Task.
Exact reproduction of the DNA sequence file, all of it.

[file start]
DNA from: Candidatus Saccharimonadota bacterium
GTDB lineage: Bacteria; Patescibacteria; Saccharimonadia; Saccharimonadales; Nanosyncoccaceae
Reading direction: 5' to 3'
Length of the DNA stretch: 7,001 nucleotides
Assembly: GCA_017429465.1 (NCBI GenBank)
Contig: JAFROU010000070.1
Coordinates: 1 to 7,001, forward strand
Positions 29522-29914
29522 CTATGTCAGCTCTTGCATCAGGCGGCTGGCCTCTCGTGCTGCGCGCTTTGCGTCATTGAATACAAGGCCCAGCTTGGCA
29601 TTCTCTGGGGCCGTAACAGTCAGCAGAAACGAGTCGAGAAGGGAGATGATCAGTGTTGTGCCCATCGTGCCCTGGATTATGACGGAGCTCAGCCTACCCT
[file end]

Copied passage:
DNA from: Candidatus Saccharimonadota bacterium
GTDB lineage: Bacteria; Patescibacteria; Saccharimonadia; Saccharimonadales; Nanosyncoccaceae
Reading direction: 5' to 3'
Length of the DNA stretch: 7,001 nucleotides
Assembly: GCA_017429465.1 (NCBI GenBank)
Contig: JAFROU010000070.1
Coordinates: 1 to 7,001, forward strand
Positions 29522-29914
29522 CTATGTCAGCTCTTGCATCAGGCGGCTGGCCTCTCGTGCTGCGCGCTTTGCGTCATTGAATACAAGGCCCAGCTTGGCA
29601 TTCTCTGGGGCCGTAACAGTCAGCAGAAACGAGTCGAGAAGGGAGATGATCAGTGTTGTGCCCATCGTGCCCTGGATTATGACGGAGCTCAGCCTACCCT